- Managing nitrogen in surface water will require a decrease in the amount of nitrate reaching groundwater. Ways to accomplish this reduction include reduced application of nitrogen fertilizer on crop land and expanded use of cover crops that retain nitrogen in the soil zone for use by the next crop.
Key Results: Conewago Creek
- Manure sources of nitrogen dominate the input of nitrogen to the watershed.
- Mean concentrations of nearly every measured constituent increased from upstream to downstream, indicative of the changing land uses.
- The development of nutrient management plans that address especially the application of manures, as well as commercial fertilizer could be important for reducing the overall nitrogen loading to the basin. These management activities will likely be most effective in the middle part of the watershed in areas that tend to have the greater amount of agricultural land.
- Managing these manure and fertilizer inputs should have a corollary benefit of reducing phosphorus inputs because nonpoint-source phosphorus inputs seem to dominate the phosphorus transport.
Key Results: Difficult Run
- Analyses suggest that a mixture of sources, including septic system leachate, atmospheric deposition, and commercial fertilizer application, may be significant sources of nitrogen within the basin.
- A majority of the total flow in Difficult Run occurs as stormflow. The prominence of high-flow events is likely influenced by the degree of imperviousness of the watershed, which magnifies the effect of overland runoff on water quality.
- The Captain Hickory Run subwatershed had high nitrate and TN concentrations during all sampling events. These concentrations are likely affected by elevated density of septic systems contributing to groundwater discharge of nitrate, though other nitrogen sources also may contribute.
- Management activities for nitrogen would likely be most effective by the ongoing maintenance of septic systems, the management of fertilizer applications, and the possible expansion of the sanitary-sewer infrastructure. For the management of sediment and phosphorus, most loading occurs during the few relatively large storm events that occur each year; management strategies that target these few large events are critical.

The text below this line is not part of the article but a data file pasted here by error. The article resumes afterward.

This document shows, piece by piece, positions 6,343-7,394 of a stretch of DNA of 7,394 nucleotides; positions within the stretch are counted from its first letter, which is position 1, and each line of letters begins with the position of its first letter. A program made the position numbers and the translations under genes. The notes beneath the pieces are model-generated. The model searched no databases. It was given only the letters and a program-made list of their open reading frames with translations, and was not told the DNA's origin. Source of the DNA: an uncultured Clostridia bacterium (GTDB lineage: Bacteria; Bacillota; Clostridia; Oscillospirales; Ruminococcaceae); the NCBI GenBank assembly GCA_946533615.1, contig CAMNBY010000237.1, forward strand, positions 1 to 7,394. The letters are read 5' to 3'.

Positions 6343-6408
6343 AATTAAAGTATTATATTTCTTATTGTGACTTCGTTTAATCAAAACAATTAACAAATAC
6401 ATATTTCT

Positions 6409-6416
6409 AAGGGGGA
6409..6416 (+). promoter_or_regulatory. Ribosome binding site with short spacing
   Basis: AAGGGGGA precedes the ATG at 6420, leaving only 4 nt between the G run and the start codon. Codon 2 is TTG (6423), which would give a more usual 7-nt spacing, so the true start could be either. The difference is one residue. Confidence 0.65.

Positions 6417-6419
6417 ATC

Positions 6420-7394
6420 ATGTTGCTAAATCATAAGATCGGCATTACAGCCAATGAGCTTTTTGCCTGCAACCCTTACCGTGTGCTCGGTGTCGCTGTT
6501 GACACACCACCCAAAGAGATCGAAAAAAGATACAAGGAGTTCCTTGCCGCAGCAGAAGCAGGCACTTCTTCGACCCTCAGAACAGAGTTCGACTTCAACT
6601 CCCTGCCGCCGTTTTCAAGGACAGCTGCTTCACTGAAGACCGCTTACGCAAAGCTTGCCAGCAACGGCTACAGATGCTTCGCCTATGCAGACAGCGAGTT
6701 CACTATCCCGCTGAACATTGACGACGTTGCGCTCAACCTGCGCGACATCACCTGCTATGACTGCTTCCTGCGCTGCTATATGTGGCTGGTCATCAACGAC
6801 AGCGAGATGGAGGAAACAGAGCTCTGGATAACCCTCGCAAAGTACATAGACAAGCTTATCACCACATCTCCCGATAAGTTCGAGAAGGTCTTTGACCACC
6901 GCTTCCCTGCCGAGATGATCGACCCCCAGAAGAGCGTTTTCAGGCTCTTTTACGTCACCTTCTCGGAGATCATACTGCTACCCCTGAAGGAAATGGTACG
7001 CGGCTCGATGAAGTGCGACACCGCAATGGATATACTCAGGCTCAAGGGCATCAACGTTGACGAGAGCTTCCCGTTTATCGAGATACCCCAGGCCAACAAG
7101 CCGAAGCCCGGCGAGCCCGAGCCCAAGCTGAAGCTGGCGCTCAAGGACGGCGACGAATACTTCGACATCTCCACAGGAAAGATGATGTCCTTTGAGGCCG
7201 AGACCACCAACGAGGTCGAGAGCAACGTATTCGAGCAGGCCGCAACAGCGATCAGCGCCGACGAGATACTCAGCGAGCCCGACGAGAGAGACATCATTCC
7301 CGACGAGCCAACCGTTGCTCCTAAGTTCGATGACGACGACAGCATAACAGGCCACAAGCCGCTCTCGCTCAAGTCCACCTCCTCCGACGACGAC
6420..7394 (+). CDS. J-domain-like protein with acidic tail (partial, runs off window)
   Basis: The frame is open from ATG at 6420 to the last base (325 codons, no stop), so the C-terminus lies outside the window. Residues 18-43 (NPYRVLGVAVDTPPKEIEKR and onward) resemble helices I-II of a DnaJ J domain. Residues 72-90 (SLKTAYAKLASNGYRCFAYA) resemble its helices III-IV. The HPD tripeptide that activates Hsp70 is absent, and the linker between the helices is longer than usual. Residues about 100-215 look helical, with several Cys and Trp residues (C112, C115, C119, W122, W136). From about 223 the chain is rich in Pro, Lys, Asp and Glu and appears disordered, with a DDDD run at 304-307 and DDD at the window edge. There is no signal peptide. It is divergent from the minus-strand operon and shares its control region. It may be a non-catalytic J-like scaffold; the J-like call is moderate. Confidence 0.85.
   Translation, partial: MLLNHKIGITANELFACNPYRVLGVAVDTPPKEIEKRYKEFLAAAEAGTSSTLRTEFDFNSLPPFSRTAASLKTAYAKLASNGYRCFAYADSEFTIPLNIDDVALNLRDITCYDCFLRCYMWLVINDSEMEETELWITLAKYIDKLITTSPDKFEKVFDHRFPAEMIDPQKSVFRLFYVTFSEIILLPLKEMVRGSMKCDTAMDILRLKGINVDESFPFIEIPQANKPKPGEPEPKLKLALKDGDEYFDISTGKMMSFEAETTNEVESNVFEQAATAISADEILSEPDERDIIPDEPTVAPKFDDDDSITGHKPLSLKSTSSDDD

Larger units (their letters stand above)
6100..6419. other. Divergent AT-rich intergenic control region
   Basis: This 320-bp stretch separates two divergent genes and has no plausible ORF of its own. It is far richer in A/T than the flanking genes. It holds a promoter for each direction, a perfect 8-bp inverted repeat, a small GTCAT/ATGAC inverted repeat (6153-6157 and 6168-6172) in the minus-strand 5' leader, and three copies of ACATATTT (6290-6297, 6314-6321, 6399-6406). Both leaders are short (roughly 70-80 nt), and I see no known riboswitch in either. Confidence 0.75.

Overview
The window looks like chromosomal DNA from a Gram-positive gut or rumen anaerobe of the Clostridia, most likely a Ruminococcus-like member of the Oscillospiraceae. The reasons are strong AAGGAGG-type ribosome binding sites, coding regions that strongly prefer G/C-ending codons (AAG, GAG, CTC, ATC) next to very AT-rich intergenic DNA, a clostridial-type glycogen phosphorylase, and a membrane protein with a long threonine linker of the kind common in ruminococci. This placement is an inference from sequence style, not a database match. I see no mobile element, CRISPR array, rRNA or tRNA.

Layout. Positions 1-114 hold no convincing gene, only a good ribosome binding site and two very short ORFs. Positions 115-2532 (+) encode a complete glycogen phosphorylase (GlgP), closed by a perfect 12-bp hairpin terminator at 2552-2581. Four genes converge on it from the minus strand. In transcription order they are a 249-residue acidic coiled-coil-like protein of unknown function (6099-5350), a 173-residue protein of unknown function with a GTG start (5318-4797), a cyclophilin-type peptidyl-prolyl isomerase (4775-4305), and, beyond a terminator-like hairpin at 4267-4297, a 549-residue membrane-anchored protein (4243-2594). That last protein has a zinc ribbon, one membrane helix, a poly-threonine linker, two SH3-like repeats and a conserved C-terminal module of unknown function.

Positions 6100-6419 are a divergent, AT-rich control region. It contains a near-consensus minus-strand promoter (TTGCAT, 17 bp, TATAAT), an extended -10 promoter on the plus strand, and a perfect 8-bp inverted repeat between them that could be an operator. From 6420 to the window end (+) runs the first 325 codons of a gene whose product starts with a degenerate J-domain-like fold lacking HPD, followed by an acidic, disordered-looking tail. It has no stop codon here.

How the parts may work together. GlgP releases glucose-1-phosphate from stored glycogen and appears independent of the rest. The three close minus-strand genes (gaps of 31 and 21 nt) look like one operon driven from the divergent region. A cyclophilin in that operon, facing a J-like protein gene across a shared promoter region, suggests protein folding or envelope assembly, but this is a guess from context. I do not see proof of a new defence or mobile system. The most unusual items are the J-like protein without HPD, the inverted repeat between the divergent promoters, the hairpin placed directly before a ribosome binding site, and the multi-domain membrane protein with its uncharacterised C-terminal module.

- Continue water-quality monitoring so the influence of more recent management practices can be detected.
- Use the trends and understanding of watershed processes to explain water-quality changes and response to management actions in these watersheds.
Source of information
The findings in this Science Summary are reported in the article below, which should be used as the reference for this information:
Hyer, K.E., Denver, J.M., Langland, M.J., Webber, J.S., Böhlke, J.K., Hively, W.D., and Clune, J.W., 2016, Spatial and temporal variation of stream chemistry associated with contrasting geology and land-use patterns in the Chesapeake Bay watershed—Summary of results from Smith Creek, Virginia; Upper Chester River, Maryland; Conewago Creek, Pennsylvania; and Difficult Run, Virginia, 2010–2013: U.S. Geological Survey Scientific Investigations Report 2016–5093, 211 p., http://dx.doi.org/10.3133/sir20165093.
For additional information about this science summary:
Contact Ken Hyer (email@example.com) or Jimmy Webber (firstname.lastname@example.org).
For additional information about nontidal water-quality trends across the watershed:
Visit the USGS Chesapeake Bay Nontidal Monitoring Program site at http://cbrim.er.usgs.gov/.
For additional information about USGS Chesapeake Bay studies:
Visit the USGS Chesapeake Bay Web site at http://chesapeake.usgs.gov/.